Computex came and went earlier this month, marking yet another year of electronic gadgets and “booth babes,” who don mini-skirts and high heels and hold presentations at exhibition displays.
Male geeks might have loved it, but for the average Joe and Jane, the world’s second largest computer exhibition was mostly a staid and boring affair, with its endless, mind-numbing displays of circuit boards, cables and obscure electronics components.
What Computex did offer, though, was a glimpse of the near future for consumer electronics, particularly portable and home computers. Here are a few highlights from this year’s event.
Much of the attention this year was on the upcoming generation of “ultrabooks,” chipmaker Intel’s marketing nickname for the latest generation of laptops.
The fuss wasn’t just over how much lighter and thinner notebooks are becoming. Many of the computers on display at Computex were running Windows 8, Microsoft’s new touchscreen-friendly operating system that is set to be released to the public later this fall.
All eyes were on Taiwan’s top PC manufacturers, Acer (宏碁) and Asus (華碩), both of which unveiled new product lines.
Acer’s Aspire S7 laptop was the most impressive of the company’s products previewed at Computex.
The S7s are laptops with touchscreens. Both the 11-inch and 13-inch models tout slim profiles and handsome unibody metal designs, and, refreshingly, they don’t come across as slavish imitations of the Macbook Air.
We were allowed some brief hands-on time with the S7s at Acer’s press conference. The big novelty of these notebooks is the ability to navigate with either the touchpad or the touchscreen.
Even though they’re not the first laptops to be made with touchscreens, the S7s are among the first I’ve seen that have the potential to work well. The touchscreens are as responsive as an iPad, thanks to Windows 8, whose interface shares a similar design to Microsoft’s Windows Phone 7 software.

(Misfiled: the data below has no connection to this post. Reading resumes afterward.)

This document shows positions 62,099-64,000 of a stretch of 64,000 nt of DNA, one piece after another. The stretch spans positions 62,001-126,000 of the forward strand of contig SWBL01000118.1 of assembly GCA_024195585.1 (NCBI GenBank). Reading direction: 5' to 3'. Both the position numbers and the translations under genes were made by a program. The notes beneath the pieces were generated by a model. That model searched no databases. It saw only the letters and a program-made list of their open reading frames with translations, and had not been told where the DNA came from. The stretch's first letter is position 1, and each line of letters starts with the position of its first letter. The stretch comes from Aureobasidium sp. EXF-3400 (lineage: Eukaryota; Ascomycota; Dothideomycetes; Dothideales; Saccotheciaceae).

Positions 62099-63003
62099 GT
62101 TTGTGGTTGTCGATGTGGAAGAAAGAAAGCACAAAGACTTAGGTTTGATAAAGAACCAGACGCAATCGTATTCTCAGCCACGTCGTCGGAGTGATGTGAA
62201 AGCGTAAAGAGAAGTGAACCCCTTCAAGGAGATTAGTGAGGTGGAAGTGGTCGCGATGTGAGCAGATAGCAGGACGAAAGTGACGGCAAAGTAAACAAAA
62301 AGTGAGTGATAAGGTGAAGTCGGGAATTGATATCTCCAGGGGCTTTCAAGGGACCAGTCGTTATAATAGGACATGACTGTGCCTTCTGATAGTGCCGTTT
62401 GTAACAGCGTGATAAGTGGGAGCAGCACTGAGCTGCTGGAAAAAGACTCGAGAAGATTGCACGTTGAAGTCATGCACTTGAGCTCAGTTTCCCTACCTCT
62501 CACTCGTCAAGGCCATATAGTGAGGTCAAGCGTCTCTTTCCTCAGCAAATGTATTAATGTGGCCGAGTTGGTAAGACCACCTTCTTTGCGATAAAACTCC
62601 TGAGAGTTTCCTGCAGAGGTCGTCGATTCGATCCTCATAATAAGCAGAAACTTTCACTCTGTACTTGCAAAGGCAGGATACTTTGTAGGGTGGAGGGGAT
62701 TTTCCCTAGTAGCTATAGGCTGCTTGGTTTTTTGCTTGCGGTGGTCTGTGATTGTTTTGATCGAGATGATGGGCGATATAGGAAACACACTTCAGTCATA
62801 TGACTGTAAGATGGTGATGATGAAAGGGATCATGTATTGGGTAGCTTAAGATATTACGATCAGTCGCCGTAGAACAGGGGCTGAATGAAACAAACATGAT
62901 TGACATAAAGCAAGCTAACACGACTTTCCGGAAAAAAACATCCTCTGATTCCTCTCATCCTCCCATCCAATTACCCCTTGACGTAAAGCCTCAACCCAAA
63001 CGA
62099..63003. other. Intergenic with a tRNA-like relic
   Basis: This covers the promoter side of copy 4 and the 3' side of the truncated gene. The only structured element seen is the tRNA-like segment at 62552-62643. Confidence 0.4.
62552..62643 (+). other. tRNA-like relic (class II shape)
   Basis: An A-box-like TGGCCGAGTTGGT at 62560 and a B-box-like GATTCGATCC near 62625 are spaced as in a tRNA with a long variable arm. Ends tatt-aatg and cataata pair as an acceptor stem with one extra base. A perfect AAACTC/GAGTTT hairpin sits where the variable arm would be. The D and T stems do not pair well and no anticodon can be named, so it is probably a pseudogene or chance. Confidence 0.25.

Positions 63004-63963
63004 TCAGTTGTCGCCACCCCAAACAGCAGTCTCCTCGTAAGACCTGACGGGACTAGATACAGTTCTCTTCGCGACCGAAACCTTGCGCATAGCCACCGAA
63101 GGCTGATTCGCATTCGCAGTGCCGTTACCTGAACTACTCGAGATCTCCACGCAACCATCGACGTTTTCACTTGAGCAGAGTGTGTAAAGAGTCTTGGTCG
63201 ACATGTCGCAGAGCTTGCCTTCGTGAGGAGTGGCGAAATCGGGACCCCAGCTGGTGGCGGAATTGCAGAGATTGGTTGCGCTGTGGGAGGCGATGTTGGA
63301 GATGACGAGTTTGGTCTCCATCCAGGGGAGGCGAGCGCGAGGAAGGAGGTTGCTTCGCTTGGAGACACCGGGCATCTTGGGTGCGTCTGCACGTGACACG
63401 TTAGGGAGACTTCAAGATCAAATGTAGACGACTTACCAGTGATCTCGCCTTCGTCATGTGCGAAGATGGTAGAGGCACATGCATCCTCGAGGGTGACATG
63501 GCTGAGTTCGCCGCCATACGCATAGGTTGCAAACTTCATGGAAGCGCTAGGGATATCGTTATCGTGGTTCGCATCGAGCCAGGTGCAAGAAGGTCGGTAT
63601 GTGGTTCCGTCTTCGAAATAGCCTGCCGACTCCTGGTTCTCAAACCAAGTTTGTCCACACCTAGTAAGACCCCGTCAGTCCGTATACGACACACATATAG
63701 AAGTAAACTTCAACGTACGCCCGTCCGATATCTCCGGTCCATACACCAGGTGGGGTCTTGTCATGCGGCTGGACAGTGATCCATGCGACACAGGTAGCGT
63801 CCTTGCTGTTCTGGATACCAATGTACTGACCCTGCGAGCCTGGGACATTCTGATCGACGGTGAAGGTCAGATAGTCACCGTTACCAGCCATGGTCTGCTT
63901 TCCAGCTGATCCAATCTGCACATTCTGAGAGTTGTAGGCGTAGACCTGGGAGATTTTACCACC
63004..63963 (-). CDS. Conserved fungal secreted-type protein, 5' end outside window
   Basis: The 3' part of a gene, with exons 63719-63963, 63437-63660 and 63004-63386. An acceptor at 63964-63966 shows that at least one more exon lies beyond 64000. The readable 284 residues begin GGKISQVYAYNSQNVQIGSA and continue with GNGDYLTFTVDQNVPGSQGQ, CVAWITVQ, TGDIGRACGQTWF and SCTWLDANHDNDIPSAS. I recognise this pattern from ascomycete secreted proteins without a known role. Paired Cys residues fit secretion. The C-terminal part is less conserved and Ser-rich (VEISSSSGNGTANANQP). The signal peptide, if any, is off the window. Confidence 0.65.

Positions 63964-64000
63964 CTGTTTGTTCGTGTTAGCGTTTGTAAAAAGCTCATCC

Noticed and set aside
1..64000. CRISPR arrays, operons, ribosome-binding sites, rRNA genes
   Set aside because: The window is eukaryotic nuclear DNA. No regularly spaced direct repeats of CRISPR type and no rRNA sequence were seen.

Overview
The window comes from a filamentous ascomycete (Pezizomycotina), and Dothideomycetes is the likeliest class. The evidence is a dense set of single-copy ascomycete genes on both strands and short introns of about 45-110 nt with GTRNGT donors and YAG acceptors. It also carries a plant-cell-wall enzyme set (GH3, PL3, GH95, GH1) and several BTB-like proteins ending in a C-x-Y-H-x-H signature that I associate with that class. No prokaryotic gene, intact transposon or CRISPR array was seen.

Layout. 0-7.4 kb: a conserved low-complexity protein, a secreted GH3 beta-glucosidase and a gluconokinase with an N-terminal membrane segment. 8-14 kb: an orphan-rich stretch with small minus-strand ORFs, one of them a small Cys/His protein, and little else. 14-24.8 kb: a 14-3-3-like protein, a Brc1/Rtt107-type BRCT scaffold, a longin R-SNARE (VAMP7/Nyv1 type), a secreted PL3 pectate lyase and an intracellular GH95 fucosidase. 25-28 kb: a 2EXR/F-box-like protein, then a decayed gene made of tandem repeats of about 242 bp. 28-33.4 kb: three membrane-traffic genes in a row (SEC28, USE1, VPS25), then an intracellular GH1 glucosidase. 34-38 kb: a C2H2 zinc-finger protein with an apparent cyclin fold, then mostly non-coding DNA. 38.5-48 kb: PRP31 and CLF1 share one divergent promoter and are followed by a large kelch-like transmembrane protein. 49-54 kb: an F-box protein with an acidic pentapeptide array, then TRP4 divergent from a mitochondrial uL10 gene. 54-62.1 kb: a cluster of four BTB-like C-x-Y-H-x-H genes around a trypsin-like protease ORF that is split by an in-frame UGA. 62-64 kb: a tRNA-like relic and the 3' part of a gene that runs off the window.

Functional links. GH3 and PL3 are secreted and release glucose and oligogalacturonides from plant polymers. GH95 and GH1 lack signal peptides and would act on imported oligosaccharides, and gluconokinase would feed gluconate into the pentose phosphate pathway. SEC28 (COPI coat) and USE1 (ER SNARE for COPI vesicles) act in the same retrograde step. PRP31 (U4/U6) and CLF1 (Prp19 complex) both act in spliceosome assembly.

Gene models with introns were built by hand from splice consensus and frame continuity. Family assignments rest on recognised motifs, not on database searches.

The demo models, which sported high definition displays, offered a nice first impression (the 11-inch S7 in particular looks like a nice alternative to the Macbook Air), but it’s still too early to tell whether these are going to be worth buying. Acer has yet to reveal prices or technical specifications, and Windows 8 is not quite ready for prime time. The company also unveiled several all-in-one PCs and tablets running on Windows 8, which is set for release sometime this fall.
Meanwhile, Acer’s competitor Asus created a bigger buzz at Computex with the Asus Taichi, a laptop that converts into a tablet. The Taichi has two screens: one facing the keyboard, like a normal laptop. When you close it shut, there’s a screen on top, and the computer becomes a touchscreen tablet.
The Taichi, which Asus says will be as thin as its Zenbook laptops, looks like an impressive bit of engineering. Though the Taichi’s biggest virtue is as a laptop/tablet combo — it’s laptop when you’re sitting at a desk and it’s a tablet when you’re sitting on the couch — Asus oversold its usefulness.
At its press event, the company staged a demonstration in which two female models showed how one could “share” the Taichi. One person played the “busy mother,” sitting at the computer typing, while the other person was the “daughter,” watching a movie on the back of the screen. The idea of sharing a two-sided laptop screen didn’t strike me as very practical, as you’d have to be careful to tilt the screen at the right angle. Imagine someone tapping or watching the back of your laptop screen while you’re working away. For me, this might be amusing, for, oh, a minute or so.